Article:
Disengaged AMCON Chairman Banire laments, reveals what serving there means

Muiz Banire, just disengaged as chairman, Asset Management Corporation of  Nigeria (AMCON), is making effort to grin and bear his sudden removal—only that he can’t help lamenting.

Banire, who said he was in London when he received notification of his removal, said he saw the position as one of service and not for personal enrichment.

But he said his friends and well-wisher are crying more than the bereaved. And he wouldn’t waste time in venting his anger on what he called “the lamentations that trailed the announcement by some friends and associates”.

“…In my view, [they] had a disconnect between purpose of service and the relief that naturally accompanies the disengagement of an appointee with an alternative contact address,” he said in a lengthy post on his Facebook account on Thursday.

“Interestingly, I was disturbed with complaints and murmurs by some people who read lots of insinuations into the development and were apparently in a mourning mood, as if disengagement from a political appointment was tantamount to bereavement.”

According to him, disengagement from public service in Nigeria usually attracts lots of motives, from ethnicity to religion, to personal scores and political intrigues as reasons why the appointor must have terminated the appointment or disengaged the public office holder.

“In my situation, messages of consolation and clear condemnation oozed from some mouths the moment it was announced that a new nomination had been made.

“It was a terrible distraction as I was struggling to imbibe as much as possible from the highly intellectually resourceful lecturer that was handling the on-going session. Calls came into my phone in torrents.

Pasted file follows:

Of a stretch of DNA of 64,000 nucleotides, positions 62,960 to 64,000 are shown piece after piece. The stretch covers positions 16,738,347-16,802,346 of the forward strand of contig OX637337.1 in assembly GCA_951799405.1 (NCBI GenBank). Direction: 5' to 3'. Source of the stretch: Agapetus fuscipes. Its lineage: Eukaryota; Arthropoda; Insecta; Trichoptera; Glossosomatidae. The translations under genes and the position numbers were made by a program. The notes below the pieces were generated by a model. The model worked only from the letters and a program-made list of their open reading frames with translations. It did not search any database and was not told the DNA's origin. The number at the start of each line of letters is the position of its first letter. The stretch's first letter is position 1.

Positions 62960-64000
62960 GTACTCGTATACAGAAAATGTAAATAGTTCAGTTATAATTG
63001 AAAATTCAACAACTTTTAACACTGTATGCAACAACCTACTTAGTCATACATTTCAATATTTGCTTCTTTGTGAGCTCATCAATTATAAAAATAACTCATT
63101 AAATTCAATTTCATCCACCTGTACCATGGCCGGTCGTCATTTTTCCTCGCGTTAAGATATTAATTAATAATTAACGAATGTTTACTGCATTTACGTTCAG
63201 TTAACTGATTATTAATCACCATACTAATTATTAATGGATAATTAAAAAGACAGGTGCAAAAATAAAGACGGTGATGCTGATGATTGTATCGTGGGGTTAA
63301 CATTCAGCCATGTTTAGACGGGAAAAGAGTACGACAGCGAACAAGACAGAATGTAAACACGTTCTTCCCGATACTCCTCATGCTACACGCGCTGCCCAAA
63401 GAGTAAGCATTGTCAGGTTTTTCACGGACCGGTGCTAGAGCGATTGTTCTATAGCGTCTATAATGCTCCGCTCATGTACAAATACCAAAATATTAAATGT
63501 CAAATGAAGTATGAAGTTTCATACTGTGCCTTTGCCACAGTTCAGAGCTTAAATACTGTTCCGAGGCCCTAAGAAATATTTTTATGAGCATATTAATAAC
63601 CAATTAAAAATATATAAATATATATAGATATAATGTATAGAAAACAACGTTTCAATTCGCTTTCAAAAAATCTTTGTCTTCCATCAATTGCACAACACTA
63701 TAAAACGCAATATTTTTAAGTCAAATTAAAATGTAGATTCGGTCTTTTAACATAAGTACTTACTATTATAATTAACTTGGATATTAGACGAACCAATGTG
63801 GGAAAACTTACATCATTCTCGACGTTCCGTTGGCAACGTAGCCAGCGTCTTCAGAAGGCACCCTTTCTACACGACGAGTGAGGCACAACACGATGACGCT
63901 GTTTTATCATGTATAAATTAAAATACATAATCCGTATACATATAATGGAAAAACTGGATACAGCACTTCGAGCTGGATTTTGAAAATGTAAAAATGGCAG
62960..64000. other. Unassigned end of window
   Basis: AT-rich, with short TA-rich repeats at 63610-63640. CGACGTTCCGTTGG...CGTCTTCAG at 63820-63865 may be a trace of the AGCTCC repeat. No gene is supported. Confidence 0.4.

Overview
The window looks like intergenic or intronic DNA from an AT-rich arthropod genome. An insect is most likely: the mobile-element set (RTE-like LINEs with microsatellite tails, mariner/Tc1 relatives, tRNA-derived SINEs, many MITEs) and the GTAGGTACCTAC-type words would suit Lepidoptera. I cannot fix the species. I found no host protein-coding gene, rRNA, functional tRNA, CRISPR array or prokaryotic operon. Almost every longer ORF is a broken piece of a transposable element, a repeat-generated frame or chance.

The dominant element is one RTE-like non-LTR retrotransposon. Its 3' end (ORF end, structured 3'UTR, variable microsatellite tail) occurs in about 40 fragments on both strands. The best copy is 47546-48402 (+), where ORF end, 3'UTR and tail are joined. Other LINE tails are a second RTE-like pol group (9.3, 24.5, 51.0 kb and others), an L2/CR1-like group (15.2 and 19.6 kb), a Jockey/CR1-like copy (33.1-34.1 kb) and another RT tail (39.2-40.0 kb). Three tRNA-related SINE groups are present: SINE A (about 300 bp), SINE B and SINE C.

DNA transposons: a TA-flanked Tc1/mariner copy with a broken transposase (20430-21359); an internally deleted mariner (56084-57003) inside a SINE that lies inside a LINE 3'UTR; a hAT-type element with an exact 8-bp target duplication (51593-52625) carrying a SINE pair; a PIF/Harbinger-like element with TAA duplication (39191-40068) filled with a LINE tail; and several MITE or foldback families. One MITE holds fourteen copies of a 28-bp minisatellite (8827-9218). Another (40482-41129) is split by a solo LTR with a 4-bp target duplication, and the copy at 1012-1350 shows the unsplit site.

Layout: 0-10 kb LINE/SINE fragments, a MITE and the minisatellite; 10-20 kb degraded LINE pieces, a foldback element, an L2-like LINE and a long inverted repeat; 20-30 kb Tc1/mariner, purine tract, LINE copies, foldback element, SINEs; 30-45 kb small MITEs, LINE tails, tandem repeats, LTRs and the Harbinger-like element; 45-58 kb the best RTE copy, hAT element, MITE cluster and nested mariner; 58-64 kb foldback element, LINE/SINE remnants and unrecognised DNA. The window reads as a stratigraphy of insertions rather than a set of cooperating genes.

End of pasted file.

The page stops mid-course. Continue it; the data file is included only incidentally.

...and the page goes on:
“Loads of messages poured into my phone with the constant flashes of light from the mobile gadget constituting a needless distraction until I had to switch it off. I contemplated what could be the problem with my people sympathizing disengagement from office as if it was a deprivation of valuables by armed robbers or loss of an edifice to a raging inferno.”

He noted that all this cold comfort from the supposed well-wishers underscores the problematic aspect of Nigerians as a people who see appointments into political offices as avenues to riches and an opportunity for self-enrichment.

“It is at such point that our sense of uprightness can compete with that of people of other climes. This can only be guaranteed when politicians and political appointees prepare themselves for self-sustenance in and out of office with what I call an “alternative address,” he said.

“The concept of alternative address is a legitimate business or vocation from which one can pay one’s bills conveniently without expecting loot from a public office. It is a platform, the proceeds from which can sustain you and your family needs whether you are in office or out of office.”

He noted that while the office had its enticing pomp of “Mr. Chairman” appellation, it was a part-time service with only mandatory nine days of service in a whole year.”

Banire was appointed last December, and on Tuesday, President Muhammadu Buhari sent the name of Edward Adamu, a deputy governor of the Central Bank of Nigeria, to the Senate as the new AMCON chairman.